Not just an Analog Four with a keyboard, says Elektron. The Analog Keys also boasts a joystick, step sequencer, and hands-on workflow. Photos: Benjamin Weiss, De:bug.

Not just an Analog Four with a keyboard, says Elektron. The Analog Keys also boasts a joystick, step sequencer, and hands-on workflow. Photos: Benjamin Weiss, De:bug.

I’m here in Berlin where Elektron is introducing the new Analog Keys synth keyboard as part of their Night of the Machines event. (Later tonight, we get the likes of The Field and TM404 playing live.)

We also have images and video by my friend Benjamin Weiss of De:bug Magazine — see their report with more pics.

It’s worth watching that video, because of one thing: polyphony. An OS update should bring that polyphonic capability to both Analog Four and Analog Keys soon.

Elektron are quick to say that the Analog Keys is not just an Analog Four with a keyboard slapped on – though the two do appear to share the same architecture. The emphasis is on hardware workflow, with the return of the joystick (as beloved on SFX-6 Monomachine), an updated internal step sequencer, and lots of controls. The step sequencer may be as big a deal as the keyboard; it boasts some impressive features, including the ability to set per-step presets and control external gear via CV. There’s no MIDI out from the step sequencer, unfortunately, though you can now use the Keys in a “master controller” mode – that is, as a standard MIDI keyboard. Of course, if you have an Analog Four, you know that already, though it seems we will see some firmware updates this week. (It will ship with 512 presets and preset storage capability. “Even flute sounds,” says Elektron.)

Clarification: This has caused some confusion, so here’s how it works:

  • MIDI output: MIDI out is restricted for now to the Controller Mode, though you can use both that mode and the internal step sequencer at the same time. The sequencer controls external sounds; the master controlled features control external gear.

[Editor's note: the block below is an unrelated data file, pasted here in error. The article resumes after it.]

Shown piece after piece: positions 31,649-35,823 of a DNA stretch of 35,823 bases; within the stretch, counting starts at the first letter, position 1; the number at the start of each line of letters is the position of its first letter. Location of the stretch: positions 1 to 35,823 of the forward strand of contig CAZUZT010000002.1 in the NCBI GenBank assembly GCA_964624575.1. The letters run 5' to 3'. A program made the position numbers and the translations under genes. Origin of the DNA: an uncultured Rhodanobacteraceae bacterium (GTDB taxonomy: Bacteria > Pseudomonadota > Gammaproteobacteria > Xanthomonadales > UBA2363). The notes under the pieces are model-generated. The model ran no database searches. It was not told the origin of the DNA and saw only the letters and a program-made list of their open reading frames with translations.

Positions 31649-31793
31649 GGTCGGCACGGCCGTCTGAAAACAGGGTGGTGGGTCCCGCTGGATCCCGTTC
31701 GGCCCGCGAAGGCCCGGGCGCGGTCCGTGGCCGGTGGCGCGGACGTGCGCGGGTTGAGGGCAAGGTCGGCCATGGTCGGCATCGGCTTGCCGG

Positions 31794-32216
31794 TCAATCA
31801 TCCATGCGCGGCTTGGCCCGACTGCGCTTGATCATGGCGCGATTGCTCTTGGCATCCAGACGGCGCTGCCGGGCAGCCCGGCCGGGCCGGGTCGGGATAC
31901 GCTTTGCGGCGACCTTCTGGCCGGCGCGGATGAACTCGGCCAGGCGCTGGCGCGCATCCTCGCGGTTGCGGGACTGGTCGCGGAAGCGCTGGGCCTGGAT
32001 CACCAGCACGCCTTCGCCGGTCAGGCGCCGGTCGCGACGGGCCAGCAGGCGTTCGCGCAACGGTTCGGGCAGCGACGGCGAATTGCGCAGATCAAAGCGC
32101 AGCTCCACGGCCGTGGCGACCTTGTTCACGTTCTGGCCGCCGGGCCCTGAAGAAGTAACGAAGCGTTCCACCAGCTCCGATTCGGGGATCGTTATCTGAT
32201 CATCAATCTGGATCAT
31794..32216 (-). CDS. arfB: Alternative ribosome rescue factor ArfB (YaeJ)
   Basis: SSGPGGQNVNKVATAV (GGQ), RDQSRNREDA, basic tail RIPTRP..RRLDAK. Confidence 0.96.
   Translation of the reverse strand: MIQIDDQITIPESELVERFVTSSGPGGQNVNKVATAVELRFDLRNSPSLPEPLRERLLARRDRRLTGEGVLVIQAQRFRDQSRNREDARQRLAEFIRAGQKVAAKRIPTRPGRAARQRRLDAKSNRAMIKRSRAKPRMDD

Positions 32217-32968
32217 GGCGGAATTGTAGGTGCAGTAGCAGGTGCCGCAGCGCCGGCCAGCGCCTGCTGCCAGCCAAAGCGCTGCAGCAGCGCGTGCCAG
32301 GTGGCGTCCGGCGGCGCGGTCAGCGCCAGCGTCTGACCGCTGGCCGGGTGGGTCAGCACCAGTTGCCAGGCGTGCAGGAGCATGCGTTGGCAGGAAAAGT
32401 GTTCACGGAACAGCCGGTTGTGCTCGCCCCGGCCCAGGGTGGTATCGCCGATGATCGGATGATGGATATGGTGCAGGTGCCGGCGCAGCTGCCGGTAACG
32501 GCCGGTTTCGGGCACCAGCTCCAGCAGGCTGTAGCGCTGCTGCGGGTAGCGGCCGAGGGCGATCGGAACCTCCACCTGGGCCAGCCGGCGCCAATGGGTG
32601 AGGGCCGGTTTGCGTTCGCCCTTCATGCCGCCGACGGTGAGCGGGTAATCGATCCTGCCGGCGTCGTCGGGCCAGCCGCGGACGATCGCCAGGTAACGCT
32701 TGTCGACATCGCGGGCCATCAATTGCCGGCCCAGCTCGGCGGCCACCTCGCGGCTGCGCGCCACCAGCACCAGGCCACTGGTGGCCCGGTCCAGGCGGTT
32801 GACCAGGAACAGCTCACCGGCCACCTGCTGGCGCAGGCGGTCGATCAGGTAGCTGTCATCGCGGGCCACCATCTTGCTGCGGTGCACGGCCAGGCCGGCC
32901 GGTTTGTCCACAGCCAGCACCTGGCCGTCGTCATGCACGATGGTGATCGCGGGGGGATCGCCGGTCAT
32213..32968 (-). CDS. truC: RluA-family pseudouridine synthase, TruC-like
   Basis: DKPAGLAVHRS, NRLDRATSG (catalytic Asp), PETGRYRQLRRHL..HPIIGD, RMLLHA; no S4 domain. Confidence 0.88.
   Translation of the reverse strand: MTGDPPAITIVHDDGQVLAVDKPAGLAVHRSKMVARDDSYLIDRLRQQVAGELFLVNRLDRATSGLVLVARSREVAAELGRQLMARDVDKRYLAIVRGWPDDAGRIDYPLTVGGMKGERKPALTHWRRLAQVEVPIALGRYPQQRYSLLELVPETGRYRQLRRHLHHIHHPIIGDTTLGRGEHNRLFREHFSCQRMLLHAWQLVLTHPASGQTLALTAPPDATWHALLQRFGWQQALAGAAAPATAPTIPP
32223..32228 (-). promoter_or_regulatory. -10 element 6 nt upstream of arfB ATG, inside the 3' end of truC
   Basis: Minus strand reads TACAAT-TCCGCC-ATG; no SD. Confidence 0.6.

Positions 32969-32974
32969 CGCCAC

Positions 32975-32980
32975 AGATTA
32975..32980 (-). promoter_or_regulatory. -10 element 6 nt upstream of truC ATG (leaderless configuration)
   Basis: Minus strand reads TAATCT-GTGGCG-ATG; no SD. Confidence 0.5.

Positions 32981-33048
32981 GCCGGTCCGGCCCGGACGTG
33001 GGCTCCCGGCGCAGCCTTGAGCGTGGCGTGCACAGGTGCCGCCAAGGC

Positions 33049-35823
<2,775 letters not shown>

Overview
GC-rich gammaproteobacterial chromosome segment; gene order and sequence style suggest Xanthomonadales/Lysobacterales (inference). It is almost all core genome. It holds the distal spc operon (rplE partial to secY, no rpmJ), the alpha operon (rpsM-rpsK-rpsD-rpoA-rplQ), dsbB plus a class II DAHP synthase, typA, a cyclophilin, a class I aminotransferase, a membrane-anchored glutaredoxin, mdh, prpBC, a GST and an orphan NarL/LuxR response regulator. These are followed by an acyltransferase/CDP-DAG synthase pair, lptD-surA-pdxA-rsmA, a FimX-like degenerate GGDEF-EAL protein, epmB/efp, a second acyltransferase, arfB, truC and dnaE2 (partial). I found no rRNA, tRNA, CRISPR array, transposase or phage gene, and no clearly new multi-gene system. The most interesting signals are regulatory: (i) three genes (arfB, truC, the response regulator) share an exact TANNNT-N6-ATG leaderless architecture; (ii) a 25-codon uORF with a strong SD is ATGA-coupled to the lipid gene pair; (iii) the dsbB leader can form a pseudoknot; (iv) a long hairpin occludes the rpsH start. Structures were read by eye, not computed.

• DIN: Sync signal only – but this lets you sync other drum machines and use their internal sequencers, which is still fairly nice.
  • CV out: Send up to four CV/Gate signals (via two physical ports, two signals each) to analog gear.

There’s also a new filter mode called “extreme resonance.”

The result is a keyboard synth that has the sort of hands-on workflow Elektron users have sworn by. And while the Berlin event featured just this one machine in a cramped demo room inside a club, it could well be the center of a studio, replacing a laptop. (Well, provided your studio has CV and DIN connections, that is.)

Analog Four owners aren’t left out. Alongside the Analog Keys, you’ll see a firmware update for the Analog Four.

Now, what we aren’t getting is a new drum machine. But if this is an indication of the direction of Elektron, I look forward to the next-generation Machinedrum – and hope we’ll see a joystick on it. And something else is coming: Elektron says they have one other piece of hardware, encased here in Berlin in a translucent block. But we won’t get details on that just yet. Machinedrum mk. 3, perhaps?

There are some gains to the integration of keyboard and hardware. Since the joystick is integrated, for instance, reassigning it can all be done easily in hardware (no messing about with CC values). And there’s light-up feedback on the keyboard to aid in step sequencing. Otherwise, the Analog Four, too, will get a similar “upgrade” – in terms of firmware – and there’s nothing to stop you from plugging a MIDI keyboard into that and saving some scratch.

We don’t know pricing, ship dates, or specifications, but Elektron promises those on Tuesday.

Video from the launch event, courtesy De:bug – (greetings from both of us here at Jää-äär, the cafe.) Note when he brags about having learned the hardware in two weeks – mainly because that suggests this prototype was only just finished.

More photos of the Analog Keys:






Since this does appear to be an Analog Four at its heart, worth revisiting those specs: